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Hello People,

I am currently listening to tons of different interpretations of Handel's Messiah and I found them to be disparate sometimes. The tempo could be performed very differently (maybe because of the lack of tempo indications by Handel?), and there could be different use of instruments (harpsichord or not, organ or not), the use of the HIP, even the choir (female or children singers?) and many other variabilities. Personally, I like the recordings with HIP and ancient instruments such as organ and a nice-sounding harpsichord. Considering that Messiah is a religious composition, it is better to make it sound more Baroque. The tempo is really not a concern to me because I believe a faster and a slower interpretation both makes sense to me. So which one is your favorite, and why?

KevinW
 

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- Colin Davis ca. 1966 for a "classic" that despite a few aspects (improvised ornaments) that seem a bit curious nowadays remains very fresh for me.

- McCreesh for a modern "HIP" recording that is not small scale.
 

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The two main ones I listen to now are Dunedin Consort and William Christie's. The former's sound quality is some of the greatest I've ever heard in any recording, and many of its renditions are definitive in my opinion (no other version of He Was Despised needs to exist if you have this one). My only issue is that it's the Dublin edition of the score, which I didn't know existed, and so a few pieces have alterations that I don't like much at all. Overall it's my favorite.

The sound on William Christie's isn't quite as crisp, but I find it the most "perfect" in terms of being faithful. A few things are arguably a bit fast, but in a way that still works and sounds appropriate.

Hogwood's Messiah has quite a bit of awkwardness, but it rivals the Consort recording in terms of crispness and raw energy, so I like to revisit on occasion.

One particular aria that I recommend a specific recording of is Lynne Dawson's Rejoice Greatly. The performance it comes from is quite good, but her version of that is far, far and away the absolute best I have ever heard. It was a track I tended to skip until I heard her version of it.

 

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My favorite by far is from the Academy of Ancient Music. Emma Kirkby was just perfect here. I believe this recording uses period instruments too.

Here is a link to the playlist.

 

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Not HIP, but:

Karl Richter /DG, the English version (he also made a German one)
Ah yes, I have the German Richter set. Another in German is Koch. It is a fun listen, but not something I would listen to a whole lot.
 

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No, Popp must be a on later recording, there is one with Marriner/Stuttgart from the 1980s. The 1960s Richter in German has Janowitz. I don't like it anyway; the soloists are pretty good but the whole thing is stodgy and not very good, IMO.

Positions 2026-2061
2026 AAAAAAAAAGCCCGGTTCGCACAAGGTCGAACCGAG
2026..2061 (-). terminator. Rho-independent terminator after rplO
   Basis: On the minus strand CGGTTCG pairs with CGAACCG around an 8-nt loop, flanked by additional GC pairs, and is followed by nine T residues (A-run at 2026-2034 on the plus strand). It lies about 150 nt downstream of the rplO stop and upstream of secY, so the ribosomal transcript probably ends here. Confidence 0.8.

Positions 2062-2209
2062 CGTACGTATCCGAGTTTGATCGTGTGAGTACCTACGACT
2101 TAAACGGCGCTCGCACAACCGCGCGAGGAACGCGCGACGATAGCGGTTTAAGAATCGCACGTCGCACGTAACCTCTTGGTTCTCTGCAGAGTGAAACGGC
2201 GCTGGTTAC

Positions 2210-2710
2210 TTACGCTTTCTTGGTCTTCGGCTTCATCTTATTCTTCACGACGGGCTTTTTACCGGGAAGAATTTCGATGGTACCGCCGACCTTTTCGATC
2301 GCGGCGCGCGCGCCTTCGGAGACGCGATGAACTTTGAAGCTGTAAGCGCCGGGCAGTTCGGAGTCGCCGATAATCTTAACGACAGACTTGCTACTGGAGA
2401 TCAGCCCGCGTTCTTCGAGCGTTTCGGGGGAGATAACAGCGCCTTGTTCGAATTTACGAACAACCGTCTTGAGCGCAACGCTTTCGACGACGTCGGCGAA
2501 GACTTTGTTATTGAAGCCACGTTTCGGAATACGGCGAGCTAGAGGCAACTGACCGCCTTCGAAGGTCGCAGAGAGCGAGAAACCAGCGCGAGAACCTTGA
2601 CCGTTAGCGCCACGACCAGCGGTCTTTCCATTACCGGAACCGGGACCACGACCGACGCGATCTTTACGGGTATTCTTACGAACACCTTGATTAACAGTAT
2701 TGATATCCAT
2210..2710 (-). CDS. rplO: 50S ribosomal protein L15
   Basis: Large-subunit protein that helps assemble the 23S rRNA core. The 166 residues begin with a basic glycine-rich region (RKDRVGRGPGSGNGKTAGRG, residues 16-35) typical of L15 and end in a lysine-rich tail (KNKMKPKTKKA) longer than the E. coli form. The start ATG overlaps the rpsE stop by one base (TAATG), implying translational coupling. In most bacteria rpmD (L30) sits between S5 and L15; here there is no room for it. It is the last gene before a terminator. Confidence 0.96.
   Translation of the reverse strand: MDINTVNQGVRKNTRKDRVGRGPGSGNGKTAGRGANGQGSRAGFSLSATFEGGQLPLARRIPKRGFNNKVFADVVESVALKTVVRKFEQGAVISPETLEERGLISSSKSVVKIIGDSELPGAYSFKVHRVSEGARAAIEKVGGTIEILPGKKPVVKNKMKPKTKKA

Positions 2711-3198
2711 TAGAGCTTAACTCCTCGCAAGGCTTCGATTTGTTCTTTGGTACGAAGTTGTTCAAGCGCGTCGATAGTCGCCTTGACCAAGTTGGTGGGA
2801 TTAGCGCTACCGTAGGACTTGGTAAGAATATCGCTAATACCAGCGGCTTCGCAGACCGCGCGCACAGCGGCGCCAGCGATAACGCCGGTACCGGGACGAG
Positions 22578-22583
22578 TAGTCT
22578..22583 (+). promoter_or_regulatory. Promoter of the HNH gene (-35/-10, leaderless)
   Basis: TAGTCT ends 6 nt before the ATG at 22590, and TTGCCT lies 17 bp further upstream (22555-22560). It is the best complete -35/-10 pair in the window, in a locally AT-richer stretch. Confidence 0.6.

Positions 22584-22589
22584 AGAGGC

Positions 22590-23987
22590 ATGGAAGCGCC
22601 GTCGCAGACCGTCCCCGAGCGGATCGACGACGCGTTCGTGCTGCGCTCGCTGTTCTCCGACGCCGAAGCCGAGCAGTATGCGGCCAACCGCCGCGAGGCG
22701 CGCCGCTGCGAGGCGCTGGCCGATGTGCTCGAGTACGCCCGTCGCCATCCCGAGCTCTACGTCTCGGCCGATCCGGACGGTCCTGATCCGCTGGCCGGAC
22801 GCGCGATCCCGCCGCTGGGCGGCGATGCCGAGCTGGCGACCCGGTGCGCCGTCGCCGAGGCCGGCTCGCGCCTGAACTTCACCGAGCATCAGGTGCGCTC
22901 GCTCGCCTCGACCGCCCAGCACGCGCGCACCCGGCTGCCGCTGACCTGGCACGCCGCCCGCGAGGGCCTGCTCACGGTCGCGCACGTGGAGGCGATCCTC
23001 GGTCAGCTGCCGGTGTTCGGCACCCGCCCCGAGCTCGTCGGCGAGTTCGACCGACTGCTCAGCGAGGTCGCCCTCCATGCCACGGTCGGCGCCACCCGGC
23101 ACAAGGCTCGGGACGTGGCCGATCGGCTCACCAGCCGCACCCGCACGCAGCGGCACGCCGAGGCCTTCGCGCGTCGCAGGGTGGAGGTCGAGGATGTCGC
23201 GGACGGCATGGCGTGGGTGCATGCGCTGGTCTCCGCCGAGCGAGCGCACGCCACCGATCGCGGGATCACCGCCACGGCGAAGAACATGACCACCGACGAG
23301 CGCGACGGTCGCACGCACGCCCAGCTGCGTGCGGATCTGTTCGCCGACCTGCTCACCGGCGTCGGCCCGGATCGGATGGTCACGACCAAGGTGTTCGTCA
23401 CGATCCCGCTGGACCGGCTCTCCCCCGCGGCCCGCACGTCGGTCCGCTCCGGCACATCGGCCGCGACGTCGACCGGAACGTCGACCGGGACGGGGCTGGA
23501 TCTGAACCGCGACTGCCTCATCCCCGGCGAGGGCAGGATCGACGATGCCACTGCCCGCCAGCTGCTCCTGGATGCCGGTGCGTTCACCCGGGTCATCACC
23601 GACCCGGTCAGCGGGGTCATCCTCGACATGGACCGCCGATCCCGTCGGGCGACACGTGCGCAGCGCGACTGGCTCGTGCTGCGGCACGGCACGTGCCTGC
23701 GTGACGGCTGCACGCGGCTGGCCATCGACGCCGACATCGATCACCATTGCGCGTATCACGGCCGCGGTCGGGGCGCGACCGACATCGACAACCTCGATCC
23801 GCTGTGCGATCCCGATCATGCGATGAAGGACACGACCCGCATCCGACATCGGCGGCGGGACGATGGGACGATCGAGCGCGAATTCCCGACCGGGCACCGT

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No, Popp must be a on later recording, there is one with Marriner/Stuttgart from the 1980s. The 1960s Richter in German has Janowitz. I don't like it anyway; the soloists are pretty good but the whole thing is stodgy and not very good, IMO.
You're right don't you like the Richter or the Marriner?
 

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Richter in German, versus Richter in English, are different from each other.

The English one was also used in a sort of movie, with the complete work as a soundtrack for documentary sequences about people's lives around the globe. This was back in the 70s-80s; unfortunately I don't remember details about who made it.
 

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You're right don't you like the Richter or the Marriner?
I don't know the (German EMI) Marriner. The mid-1970s Decca/Argo Marriner is very good although quite fast/lean in a pre-HIP fashion and he uses an uncommon edition that can be a bit surprising at times
I don't care for the (German) Richter, except for a few solos, such as Janowitz. ;) I have not heard the later (English) Richter recording, the German one turned me sufficiently off. It's not that there was a dearth of Messiah recordings...
 

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Hi everyone!

I’ve been listening to Messiah recordings for ever. A work of stupendous genius. The first one I bought was Mackerras and was considered revolutionary at the time in that it was in Basil Lam’s edition and employed a counter tenor (Paul Esswood) and (then) brisk tempi. It had an incredible ‘He was despised’ by Janet Baker - best ever! Since then with increasing availability of cheap CDs I have many more in my collection, the latest (Emmanuel Haim) costing just 20p from a thrift shop! Terrific versions from Pinnock, Gardiner, McCreesh and Christie all are very special.
 
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